As people's counsel for the District, the statutory advocate for utility consumers, I want to follow up on the Oct. 21 letter from Pepco President William J. Sim and Marc Fisher's Oct. 7 Metro column, "Must Trees Bear Burden for Pepco?" Last Friday's high winds, which downed trees and knocked out power in isolated spots in the area, shows that this is an issue that is not going away.

D.C. residents can live in a city of beautiful trees without sacrificing reliable electric service, but right now some regard Pepco's tree-trimming tactics as overly aggressive. They point to aesthetically displeasing results, such as the Rhode Island Avenue NE corridor. Other people believe that Pepco's "vegetation management" is a small price to pay to avoid power outages.

What is needed is a coherent and comprehensive plan for vegetation management and electric service reliability. That plan must include input from all concerned parties: Pepco; the District Department of Transportation, the Office of the People's Counsel and the Public Service Commission; and representatives of affected neighborhoods.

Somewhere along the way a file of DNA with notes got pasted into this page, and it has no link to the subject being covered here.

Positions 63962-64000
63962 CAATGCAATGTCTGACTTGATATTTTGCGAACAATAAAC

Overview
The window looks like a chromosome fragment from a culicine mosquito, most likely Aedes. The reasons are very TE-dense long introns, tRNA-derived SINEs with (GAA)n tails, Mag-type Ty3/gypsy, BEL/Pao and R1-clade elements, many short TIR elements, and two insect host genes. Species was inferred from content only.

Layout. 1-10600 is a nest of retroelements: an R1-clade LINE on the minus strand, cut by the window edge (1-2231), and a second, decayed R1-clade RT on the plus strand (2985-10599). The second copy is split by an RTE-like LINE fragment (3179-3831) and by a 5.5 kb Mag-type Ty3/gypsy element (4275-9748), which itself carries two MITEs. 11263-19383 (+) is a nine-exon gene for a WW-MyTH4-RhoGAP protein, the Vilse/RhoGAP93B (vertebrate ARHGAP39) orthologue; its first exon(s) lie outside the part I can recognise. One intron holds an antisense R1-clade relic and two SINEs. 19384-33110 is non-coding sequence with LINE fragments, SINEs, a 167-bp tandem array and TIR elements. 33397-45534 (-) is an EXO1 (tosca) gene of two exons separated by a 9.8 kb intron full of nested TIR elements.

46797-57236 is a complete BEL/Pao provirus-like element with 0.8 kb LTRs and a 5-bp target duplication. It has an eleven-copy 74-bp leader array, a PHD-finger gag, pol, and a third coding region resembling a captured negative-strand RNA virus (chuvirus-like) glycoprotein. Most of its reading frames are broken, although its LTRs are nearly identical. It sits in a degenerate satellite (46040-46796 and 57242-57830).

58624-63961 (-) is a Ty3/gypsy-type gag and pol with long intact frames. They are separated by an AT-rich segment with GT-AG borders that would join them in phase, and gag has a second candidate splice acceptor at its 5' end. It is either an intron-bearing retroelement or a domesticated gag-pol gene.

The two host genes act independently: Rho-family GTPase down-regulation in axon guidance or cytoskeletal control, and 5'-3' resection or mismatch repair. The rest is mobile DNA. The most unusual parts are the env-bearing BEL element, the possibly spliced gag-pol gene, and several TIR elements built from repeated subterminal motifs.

An independent "referee" should oversee the creation of such a plan and have the authority to ensure accountability. A comprehensive plan, which would be filed with the Public Service Commission, would allow Pepco to publicly indicate, annually and by neighborhood, how it will manage and trim vegetation to ensure system reliability. The plan would provide for timely notice to affected neighborhoods so that residents' concerns and recommendations could be addressed.

This approach would hold Pepco accountable to the Office of the People's Counsel, the Public Service Commission and consumers. District neighborhoods would have their trees, aesthetically trimmed, and a greater likelihood of electric service after a storm. In other words, no ugly trees and the lights would stay on.


People's Counsel

Office of the People's Counsel